The Wizard of Oz Paper

The Wizard of Oz Paper

Example of Cognitive Disorder

The film “Wizard of Oz” contains intriguing psychological attributes. Various characters and the plot development portray the willingness of the creators of the movie to convey symbolic allegories that stimulate a psychological analysis of the cast. Psychologists define cognitive dissonance as mental friction, which arises from holding ideologies which are conflicting or contradictory (Halford). Dorothy is a sweet and loving character who somehow dreams of going to a place she will not come back. She exhibits cognitive dissonance in the sense that she is willing to leave behind all the things she cares about, for example, her pet Toto, her Aunt Em, and Uncle Henry. When the film begins, she declares her love for her pet and conveys her fears that a malicious person could be willing to kill Toto. However, as the film develops, it becomes apparent that she is willing to sacrifice what seemingly makes her happy for some strange land. The yearning to go to a distant land of Oz is central to the development of the plot in the film.

Dorothy is naturally good-natured and caring, but her upbringing makes her yearn for a perfect lifestyle. Her background, therefore, contributes to her psychological desire to leave everything behind and seek happiness elsewhere. While Toto and the other pets have a symbolic meaning in the film representing the weak in the society, Dorothy shows a compulsion to help protect those who are vulnerable. However, when an opportunity to leave the land where she was raised and has grown up all her life presents itself, Dorothy is willing to move in search of a life she has always yearned. It is against her first instinct to protect the meek, but she is willing to take a chance anyway. Hulk also tells Dorothy to use her head, and he ends up hurting himself. When this happens, it symbolizes the dissociation about knowing what to do not to hurt oneself and actually hurting themselves (Casey). Dorothy’s encounter with Hulk shows a classic psychological condition of cognitive dissonance. The pattern of her thoughts manifested through her words and actions portray mental confusion which the character is struggling to endure, albeit subconsciously.

Example of Rationality

The film covers the aspect of rationality through Dorothy’s beloved pet, Toto. The creators of the movie cleverly use the dog and Miss Gulch to represent how the strong in the society will prey on the weak with the intention of harming them. Miss Gulch is incensed at Toto for the intrusion into her garden (Casey). Consequently, she is driven by sinister motives to try to catch Toto. Hulk seems to be aware of this fact and implores upon Dorothy not to go to Miss Gulch’s place when she (Dorothy) finally goes home. Hulk understands the danger Toto is in if Dorothy defies his warning, which is an example of rationality in the film. Hulk tells Dorothy that her head is not made of straw in an effort to let her understand her worth and qualities. The fact that Dorothy is living in psychological denial suggests that her rationality is defeated despite the relentless efforts of Hulk (Casey). Use of allegories and metaphors in the Wizard of Oz is instrumental towards conveying the psychological aspect of rationality on the viewers.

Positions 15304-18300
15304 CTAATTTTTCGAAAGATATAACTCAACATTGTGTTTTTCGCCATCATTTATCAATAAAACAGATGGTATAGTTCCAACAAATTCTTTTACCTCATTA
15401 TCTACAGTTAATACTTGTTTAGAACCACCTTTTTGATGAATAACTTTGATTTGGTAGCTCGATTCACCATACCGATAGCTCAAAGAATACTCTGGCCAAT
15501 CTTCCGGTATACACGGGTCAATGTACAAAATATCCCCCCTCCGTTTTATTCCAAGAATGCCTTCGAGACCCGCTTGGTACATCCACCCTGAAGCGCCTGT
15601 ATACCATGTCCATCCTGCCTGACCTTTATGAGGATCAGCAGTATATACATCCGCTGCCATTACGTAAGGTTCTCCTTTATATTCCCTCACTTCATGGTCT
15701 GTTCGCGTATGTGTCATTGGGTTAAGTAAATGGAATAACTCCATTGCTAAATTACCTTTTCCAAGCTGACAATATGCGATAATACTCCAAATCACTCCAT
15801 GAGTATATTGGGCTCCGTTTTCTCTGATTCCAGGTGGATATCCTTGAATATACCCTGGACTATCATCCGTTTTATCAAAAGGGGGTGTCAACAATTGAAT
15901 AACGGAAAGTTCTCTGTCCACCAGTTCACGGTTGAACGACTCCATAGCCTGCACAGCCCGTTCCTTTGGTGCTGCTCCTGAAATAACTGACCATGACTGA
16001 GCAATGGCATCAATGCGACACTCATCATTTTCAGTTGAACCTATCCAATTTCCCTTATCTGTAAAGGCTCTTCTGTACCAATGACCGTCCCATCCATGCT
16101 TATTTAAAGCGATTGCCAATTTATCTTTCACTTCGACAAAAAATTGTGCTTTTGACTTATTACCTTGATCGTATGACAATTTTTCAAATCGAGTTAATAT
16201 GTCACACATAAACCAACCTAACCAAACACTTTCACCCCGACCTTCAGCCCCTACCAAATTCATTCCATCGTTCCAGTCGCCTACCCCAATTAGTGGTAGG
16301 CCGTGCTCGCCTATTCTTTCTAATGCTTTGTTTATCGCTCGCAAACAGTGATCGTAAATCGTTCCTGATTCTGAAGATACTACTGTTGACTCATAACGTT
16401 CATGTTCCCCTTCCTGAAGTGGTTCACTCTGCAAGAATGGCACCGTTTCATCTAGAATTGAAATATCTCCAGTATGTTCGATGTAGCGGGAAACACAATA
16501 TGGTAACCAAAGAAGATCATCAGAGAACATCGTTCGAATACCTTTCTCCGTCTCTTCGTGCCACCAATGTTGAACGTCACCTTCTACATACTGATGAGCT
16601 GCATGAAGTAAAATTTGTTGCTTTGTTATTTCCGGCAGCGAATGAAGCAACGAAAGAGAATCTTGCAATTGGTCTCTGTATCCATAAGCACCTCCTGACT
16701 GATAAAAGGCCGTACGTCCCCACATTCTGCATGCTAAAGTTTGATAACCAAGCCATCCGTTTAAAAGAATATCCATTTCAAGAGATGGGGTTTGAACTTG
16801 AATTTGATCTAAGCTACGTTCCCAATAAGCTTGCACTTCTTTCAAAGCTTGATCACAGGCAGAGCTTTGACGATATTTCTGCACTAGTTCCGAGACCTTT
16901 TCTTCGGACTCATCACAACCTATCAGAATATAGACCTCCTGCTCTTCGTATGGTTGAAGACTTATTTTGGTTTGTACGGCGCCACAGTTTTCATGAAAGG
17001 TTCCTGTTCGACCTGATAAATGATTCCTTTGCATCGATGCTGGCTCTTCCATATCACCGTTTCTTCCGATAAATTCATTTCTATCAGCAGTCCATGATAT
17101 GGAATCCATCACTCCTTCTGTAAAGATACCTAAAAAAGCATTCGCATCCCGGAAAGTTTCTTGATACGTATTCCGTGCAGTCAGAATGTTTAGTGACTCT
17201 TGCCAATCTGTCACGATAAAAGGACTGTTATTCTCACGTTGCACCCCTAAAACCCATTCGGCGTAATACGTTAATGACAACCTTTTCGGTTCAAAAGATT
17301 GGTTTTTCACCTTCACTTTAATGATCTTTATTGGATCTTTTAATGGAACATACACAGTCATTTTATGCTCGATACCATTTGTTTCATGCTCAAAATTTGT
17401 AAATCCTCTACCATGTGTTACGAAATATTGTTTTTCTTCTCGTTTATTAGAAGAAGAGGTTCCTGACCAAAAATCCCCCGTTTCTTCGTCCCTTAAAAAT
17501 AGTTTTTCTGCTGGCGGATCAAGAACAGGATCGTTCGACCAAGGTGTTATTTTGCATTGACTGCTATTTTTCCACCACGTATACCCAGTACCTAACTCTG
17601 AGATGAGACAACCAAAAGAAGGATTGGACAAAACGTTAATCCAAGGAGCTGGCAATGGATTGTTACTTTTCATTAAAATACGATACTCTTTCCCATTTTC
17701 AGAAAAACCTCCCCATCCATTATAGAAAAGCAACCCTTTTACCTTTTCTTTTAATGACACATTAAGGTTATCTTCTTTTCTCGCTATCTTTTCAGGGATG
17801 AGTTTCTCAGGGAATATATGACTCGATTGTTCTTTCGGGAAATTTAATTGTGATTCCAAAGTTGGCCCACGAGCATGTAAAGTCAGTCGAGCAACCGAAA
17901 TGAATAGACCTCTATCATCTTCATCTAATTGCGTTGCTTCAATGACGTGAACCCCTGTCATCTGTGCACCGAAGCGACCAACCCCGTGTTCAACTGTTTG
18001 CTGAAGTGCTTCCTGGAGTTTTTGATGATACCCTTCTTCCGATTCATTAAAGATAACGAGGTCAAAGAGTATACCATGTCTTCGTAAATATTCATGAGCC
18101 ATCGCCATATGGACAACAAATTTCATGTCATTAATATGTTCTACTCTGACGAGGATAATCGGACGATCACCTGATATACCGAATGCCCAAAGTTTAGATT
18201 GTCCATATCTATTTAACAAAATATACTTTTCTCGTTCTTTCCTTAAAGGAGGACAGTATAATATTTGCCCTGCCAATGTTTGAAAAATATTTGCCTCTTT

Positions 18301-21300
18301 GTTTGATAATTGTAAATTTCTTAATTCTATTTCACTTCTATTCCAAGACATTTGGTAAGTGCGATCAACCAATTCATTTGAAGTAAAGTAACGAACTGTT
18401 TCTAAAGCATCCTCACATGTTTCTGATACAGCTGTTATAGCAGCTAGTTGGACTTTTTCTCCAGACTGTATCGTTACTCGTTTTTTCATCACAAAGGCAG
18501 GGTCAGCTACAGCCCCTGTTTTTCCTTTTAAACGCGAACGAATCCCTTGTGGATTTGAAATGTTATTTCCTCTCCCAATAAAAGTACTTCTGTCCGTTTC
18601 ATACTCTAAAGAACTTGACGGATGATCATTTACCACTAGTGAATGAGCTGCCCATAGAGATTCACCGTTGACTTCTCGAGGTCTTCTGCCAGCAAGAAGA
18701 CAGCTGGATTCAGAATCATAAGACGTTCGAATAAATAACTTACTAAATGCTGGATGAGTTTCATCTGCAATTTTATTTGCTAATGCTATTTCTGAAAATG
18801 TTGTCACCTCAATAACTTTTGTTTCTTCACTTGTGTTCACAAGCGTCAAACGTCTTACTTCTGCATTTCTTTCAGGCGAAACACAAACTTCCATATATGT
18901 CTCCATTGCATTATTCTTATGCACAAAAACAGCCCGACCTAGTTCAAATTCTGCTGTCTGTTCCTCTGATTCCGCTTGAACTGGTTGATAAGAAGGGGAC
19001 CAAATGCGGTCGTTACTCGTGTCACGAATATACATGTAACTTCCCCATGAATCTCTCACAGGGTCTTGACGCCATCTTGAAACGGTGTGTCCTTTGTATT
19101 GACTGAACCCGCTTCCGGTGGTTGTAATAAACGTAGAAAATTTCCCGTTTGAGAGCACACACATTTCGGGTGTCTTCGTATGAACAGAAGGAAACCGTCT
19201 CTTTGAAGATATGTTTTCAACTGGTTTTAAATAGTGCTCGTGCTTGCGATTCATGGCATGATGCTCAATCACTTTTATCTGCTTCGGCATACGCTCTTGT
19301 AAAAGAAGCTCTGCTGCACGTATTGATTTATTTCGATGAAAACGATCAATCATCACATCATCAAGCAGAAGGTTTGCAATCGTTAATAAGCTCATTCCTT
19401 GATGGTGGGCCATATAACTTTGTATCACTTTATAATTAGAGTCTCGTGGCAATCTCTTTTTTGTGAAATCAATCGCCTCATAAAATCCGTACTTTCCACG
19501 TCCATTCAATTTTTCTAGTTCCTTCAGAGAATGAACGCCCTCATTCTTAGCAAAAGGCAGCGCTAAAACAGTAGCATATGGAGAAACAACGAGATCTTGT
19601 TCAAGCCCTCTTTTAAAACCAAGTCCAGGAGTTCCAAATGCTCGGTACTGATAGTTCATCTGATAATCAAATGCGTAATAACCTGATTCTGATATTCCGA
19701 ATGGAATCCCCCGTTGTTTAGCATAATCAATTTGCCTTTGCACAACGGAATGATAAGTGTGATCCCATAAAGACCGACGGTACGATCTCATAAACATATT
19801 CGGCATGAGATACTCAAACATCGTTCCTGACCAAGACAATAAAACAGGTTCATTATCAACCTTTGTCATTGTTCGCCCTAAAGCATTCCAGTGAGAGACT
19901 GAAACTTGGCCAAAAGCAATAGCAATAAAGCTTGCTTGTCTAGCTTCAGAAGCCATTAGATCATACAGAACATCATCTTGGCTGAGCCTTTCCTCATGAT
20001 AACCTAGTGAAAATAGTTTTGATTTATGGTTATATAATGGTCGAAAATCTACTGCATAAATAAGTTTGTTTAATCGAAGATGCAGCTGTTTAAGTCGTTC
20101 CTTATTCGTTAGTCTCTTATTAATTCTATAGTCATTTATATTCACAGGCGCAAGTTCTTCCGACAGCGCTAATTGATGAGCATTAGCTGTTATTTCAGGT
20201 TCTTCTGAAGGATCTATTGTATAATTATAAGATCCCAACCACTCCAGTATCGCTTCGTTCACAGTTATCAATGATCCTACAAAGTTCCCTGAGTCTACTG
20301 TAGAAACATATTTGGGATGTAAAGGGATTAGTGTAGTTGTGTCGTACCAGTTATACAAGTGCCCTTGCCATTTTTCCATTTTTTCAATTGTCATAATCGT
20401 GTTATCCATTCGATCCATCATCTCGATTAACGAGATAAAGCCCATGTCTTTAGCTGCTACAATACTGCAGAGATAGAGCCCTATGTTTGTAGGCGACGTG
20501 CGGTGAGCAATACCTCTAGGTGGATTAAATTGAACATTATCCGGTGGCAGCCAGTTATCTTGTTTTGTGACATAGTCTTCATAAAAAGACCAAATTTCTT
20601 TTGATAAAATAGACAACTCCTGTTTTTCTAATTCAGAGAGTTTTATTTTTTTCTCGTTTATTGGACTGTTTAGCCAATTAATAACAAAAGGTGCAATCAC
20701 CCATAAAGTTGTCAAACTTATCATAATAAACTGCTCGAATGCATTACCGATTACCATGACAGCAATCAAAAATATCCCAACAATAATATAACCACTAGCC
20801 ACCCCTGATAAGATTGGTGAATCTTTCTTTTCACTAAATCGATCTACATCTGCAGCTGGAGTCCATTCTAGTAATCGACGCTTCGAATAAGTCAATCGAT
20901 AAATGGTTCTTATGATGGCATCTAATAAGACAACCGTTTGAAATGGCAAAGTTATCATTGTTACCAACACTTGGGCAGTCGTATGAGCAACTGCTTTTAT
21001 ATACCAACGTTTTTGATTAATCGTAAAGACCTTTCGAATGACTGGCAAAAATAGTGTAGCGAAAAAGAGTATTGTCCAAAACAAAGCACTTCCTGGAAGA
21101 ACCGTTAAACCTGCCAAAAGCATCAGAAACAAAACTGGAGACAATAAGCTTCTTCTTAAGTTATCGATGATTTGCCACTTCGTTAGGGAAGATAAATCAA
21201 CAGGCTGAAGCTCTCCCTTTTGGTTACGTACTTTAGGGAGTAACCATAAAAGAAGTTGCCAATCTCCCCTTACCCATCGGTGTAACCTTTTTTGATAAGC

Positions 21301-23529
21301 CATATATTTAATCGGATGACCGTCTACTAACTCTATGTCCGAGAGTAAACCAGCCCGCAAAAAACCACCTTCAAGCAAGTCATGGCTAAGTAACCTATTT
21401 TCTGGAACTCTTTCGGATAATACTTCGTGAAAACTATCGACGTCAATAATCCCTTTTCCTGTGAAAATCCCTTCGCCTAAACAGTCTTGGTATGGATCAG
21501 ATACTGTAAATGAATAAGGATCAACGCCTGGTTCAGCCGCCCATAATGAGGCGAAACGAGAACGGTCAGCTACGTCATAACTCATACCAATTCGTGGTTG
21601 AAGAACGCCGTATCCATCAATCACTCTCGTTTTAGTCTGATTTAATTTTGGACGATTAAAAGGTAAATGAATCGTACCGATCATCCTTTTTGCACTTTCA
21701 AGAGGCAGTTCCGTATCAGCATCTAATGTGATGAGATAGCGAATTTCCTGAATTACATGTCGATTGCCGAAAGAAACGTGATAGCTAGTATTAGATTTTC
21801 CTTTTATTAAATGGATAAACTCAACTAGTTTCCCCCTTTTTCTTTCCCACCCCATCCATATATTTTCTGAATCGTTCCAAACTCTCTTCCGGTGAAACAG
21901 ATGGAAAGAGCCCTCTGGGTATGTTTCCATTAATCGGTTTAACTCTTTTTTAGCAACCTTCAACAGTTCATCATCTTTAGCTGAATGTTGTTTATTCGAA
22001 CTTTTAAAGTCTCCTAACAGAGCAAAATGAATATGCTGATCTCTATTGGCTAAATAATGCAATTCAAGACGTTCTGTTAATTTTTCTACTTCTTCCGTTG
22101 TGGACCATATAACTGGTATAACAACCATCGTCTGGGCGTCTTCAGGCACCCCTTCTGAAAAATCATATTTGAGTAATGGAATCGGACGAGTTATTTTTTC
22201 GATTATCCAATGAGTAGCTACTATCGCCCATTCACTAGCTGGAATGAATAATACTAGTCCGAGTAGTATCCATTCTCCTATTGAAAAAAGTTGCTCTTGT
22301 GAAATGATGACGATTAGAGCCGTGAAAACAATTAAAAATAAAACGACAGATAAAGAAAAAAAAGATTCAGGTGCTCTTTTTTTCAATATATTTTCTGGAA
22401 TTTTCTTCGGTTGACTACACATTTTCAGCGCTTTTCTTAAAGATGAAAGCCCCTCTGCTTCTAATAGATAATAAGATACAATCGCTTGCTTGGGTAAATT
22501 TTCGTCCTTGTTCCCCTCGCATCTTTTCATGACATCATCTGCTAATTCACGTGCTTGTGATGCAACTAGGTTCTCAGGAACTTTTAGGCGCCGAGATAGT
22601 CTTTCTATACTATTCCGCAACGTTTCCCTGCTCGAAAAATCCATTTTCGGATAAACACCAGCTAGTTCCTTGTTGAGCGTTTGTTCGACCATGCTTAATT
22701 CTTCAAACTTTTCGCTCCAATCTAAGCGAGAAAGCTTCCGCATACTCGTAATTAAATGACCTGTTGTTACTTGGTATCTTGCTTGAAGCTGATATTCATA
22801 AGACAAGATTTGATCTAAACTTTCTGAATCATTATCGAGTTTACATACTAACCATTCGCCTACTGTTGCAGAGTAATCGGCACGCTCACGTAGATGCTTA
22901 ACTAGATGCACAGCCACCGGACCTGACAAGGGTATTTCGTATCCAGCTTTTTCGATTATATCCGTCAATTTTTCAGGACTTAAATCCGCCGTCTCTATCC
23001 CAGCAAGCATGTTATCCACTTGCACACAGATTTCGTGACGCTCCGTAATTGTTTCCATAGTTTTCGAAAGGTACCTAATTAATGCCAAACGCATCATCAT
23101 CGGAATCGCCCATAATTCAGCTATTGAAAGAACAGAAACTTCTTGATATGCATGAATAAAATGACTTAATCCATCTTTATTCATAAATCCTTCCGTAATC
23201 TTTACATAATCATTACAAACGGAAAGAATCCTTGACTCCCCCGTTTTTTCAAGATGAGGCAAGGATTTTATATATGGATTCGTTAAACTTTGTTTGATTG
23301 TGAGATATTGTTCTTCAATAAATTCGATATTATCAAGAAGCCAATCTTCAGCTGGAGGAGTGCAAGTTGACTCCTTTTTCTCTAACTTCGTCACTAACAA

Examples of Self Defense

The film portrays various characters as being willing to use their unique advantages to protect themselves from their enemies. For some of the characters, the sense of bravado eventually proves to be unreal, while the courage to face adversity with bravery is an effective self-defense mechanism for others (Casey). For example, the Wicked Witch of the West is particularly fond of using fear to achieve her sinister objectives. She continually threatens Dorothy and her dog Toto throughout the movie. The inclusion of fear is symbolic, intended to force the timid into submission. The self-defense mechanism used by the witch seems to help her fulfill her unholy agenda towards an innocent dog Toto Dorothy is that of fear (Casey). Although the viewer finally discovers that the witch does not have any real power, the self-defense mechanism seems to help her achieve her objectives. The film shows that the psychological effect of fear is powerful enough to keep victims at bay even though what is feared does not actually exist, it is just an illusion.

Dorothy is determined to get to Oz and therefore is willing to train herself in a bid to overcome any barriers, which may prevent her from reaching to her quest. She is attracted to the danger of walking by the fence. By showing persistence to undertake such a dangerous expedition willingly, she appreciates that the journey will require her to be courageous and skillful (Casey). Embracing the challenge is therefore critical for her to develop the necessary self-defense skills necessary to overcome her difficulties in her journey to Oz. Moreover, perseverance and strong character serve Dorothy well to enable her to withstand the harassment and threats of her adversaries.



Work Cited

Casey, Mark. “It’s Not Really About The Wizard, Is It?

Halford, Jacob. “Cognitive Dissonance, Self-deception, and delusions.”


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